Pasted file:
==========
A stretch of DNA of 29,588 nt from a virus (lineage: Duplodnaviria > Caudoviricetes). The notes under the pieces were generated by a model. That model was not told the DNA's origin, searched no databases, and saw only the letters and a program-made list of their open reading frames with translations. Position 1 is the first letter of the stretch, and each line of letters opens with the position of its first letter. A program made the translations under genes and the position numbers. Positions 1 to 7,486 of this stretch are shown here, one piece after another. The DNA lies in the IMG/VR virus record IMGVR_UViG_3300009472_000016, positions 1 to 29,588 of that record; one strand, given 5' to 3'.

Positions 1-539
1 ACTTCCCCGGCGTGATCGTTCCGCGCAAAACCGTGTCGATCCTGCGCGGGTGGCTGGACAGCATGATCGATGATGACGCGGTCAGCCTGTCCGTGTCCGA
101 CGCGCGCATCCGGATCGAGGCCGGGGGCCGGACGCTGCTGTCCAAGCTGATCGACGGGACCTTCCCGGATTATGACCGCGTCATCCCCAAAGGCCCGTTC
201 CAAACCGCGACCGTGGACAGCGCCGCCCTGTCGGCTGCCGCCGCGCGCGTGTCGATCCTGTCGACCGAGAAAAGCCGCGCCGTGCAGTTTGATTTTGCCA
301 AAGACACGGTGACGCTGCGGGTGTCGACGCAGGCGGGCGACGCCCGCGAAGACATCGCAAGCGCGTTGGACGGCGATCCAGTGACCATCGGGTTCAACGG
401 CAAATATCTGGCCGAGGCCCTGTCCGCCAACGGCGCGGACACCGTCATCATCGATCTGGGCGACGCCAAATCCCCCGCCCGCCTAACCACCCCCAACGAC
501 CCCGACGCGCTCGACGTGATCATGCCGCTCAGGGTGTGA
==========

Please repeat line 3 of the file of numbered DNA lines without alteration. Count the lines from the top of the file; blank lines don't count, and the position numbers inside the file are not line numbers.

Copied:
1 ACTTCCCCGGCGTGATCGTTCCGCGCAAAACCGTGTCGATCCTGCGCGGGTGGCTGGACAGCATGATCGATGATGACGCGGTCAGCCTGTCCGTGTCCGA